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Message to the House of Representatives Returning Without Approval an Act to Authorize Oklahoma City, in Oklahoma Territory, to Issue Bonds to Provide a Right of Way for the Choctaw Coal and Railway Company

January 26, 1891

To the House of Representatives:

I return herewith without my approval the bill (H. R. 12365) entitled "An act to authorize Oklahoma City, in Oklahoma Territory, to issue bonds to provide a right of way for the Choctaw Coal and Railway Company through said city." This bill authorizes the corporation of Oklahoma City to issue corporate bonds to the amount of $40,000 for the purpose of providing the right of way for a railroad company through the city, if the proposition shall receive the assent of a majority of the legal voters at an election to be called for that purpose.

It is attempted to distinguish this case from the ordinary ease of a municipal grant to a railway company by the fact that this railway company had located its line through the lands afterwards settled upon under the town-site law before such settlement, and that the route thus located cuts the plat of the city diagonally and in a way to be very injurious to property interests.

Upon an examination of the facts it appears to me to be clear that no legal location was made by the railway company prior to the acquisition of the lands by the occupying settlers. Some preliminary surveys had been made, but no map of location had been filed with the Secretary of the Interior. If the rights of this company at this point of its road as to right of way are derived from the general statute of the United States upon that subject (U. S. Revised Statutes, Supplement, p. 87), then section 4 distinctly saves the right of any settler who had located prior to the filing of a profile of the road and the approval by the Secretary of the Interior thereof. And if, on the other hand, the rights of the company at the point indicated are derived from the act of Congress of February 18, 1888, "to authorize the Choctaw Coal and Railway Company to construct and operate a railway through the Indian Territory, and for other purposes," section 6 of that act also plainly protects the right of any occupying claimant. The latter statute, it seems to me, was intended to grant a right of way only through Indian lands, and if these lands were not such the general statute to which I have referred would apply; but in either event the conclusion is the same.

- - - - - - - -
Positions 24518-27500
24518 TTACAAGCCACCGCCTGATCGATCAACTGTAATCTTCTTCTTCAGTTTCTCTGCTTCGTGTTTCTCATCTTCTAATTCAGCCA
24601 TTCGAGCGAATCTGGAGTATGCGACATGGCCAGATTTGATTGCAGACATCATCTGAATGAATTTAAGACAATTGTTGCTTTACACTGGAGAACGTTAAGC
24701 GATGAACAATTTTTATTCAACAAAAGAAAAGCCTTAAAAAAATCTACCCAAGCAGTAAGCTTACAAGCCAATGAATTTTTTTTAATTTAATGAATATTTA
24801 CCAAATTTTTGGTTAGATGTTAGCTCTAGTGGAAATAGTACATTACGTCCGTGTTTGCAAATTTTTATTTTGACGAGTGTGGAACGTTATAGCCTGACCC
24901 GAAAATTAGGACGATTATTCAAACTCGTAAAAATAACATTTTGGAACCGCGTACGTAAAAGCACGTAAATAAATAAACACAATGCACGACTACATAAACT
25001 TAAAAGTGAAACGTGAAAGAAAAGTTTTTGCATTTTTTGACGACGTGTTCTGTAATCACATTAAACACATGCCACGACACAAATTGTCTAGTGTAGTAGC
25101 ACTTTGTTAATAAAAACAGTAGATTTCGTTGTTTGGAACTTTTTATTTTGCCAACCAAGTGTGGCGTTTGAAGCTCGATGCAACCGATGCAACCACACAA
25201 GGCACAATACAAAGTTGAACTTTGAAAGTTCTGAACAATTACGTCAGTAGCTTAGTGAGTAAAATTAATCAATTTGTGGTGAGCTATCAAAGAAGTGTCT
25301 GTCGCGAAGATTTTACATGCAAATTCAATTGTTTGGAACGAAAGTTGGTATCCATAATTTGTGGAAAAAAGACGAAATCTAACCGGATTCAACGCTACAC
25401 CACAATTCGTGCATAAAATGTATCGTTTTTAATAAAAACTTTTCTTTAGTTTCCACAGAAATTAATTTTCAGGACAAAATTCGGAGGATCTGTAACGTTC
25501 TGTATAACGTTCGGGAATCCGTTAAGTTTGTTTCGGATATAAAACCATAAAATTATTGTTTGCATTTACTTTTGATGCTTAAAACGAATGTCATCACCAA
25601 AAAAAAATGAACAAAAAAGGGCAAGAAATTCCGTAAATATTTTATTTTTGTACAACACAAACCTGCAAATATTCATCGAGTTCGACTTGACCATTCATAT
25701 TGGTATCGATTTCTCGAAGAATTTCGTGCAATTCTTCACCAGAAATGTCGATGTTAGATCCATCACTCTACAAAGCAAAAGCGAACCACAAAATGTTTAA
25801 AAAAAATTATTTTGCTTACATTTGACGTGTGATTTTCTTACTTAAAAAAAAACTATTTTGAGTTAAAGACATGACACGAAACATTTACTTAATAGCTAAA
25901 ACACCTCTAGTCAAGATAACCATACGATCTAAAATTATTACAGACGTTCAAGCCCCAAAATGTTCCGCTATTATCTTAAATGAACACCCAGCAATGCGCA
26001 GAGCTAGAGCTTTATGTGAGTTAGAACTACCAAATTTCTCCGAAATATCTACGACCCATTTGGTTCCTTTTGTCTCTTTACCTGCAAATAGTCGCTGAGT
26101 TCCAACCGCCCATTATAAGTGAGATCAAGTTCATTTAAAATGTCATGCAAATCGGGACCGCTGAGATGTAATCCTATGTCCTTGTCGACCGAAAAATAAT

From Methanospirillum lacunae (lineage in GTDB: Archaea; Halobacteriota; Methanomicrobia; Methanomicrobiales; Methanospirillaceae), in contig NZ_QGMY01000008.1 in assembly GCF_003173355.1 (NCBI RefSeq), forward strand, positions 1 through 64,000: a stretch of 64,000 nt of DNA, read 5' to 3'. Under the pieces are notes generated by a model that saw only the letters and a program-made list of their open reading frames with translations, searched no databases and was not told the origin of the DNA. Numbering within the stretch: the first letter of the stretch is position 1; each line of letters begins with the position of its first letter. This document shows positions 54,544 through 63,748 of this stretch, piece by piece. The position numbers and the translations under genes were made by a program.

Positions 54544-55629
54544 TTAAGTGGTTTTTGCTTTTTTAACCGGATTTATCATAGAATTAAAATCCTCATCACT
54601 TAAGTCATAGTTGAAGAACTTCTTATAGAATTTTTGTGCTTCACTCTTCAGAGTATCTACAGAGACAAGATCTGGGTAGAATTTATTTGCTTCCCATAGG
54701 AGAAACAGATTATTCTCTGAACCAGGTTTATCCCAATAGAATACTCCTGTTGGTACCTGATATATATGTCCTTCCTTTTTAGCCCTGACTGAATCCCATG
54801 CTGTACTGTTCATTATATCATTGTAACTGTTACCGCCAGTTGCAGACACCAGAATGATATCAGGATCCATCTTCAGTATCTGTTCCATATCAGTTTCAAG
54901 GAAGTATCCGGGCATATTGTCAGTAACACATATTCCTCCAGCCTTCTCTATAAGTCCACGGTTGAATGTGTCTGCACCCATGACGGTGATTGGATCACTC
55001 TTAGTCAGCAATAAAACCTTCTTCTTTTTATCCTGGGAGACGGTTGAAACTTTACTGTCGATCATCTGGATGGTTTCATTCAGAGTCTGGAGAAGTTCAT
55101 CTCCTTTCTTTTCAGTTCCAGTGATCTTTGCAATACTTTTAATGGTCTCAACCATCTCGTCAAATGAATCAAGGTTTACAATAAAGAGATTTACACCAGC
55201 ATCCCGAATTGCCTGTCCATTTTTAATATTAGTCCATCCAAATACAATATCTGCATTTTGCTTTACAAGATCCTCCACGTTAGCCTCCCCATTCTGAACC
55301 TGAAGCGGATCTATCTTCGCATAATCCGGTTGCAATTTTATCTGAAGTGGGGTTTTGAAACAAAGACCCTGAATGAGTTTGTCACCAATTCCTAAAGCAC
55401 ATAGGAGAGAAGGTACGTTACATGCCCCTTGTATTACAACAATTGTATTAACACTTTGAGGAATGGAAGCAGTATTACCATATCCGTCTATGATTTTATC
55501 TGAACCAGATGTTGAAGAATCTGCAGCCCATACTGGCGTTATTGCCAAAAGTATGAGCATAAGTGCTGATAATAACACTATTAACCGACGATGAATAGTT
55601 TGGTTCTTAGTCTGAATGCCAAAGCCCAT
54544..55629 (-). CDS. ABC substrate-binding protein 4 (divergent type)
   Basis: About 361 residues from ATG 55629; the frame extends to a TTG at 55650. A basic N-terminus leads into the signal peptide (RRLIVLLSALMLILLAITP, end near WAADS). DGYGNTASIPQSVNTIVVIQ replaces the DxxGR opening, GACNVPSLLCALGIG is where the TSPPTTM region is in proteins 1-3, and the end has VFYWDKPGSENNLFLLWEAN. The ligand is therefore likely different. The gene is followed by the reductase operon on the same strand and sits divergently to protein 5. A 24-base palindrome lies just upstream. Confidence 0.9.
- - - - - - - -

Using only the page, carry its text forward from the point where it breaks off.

It appears from the report of the committee that its favorable action, and, I must assume, the favorable action of Congress, proceeded upon the theory that there was a real controversy, doubtful as to its issue, as to the right of the railroad company to hold the line of its survey through the city.

Stripped, then, of this claim the proposition is nakedly one to authorize Oklahoma City to donate $40,000 to the Choctaw Coal and Railway Company. The general statute of the United States prohibits such grants, and this must stand until repealed as a continuing expression of legislative opinion. If a departure from this rule is to be allowed at all, certainly it should only be where the circumstances are exceptional. Such circumstances, in my opinion, do not exist in this case. Already I have received from other cities in the Territory protests against special legislation of this sort, accompanied by the suggestion that if this policy is admitted other cities shall also be allowed to encourage the building of roads by donation.

Oklahoma City, according to the report of the Census Office, has a Population of about 4,100, and this donation would be equivalent to nearly $10 per capita. Very little real estate, whether town-site or country property, in this Territory is yet subject to assessment for taxation. The people have not yet had time to accumulate, and Congress has received appeals for aid to relieve a prevailing distress which the Territorial authorities have found themselves unable to deal with. It does not seem to me, in view of all these facts, that the wholesome rule prescribed by the general statute should be departed from.


APP Note: Title devised by Gerhard Peters

Benjamin Harrison, Message to the House of Representatives Returning Without Approval an Act to Authorize Oklahoma City, in Oklahoma Territory, to Issue Bonds to Provide a Right of Way for the Choctaw Coal and Railway Company Online by Gerhard Peters and John T. Woolley, The American Presidency Project

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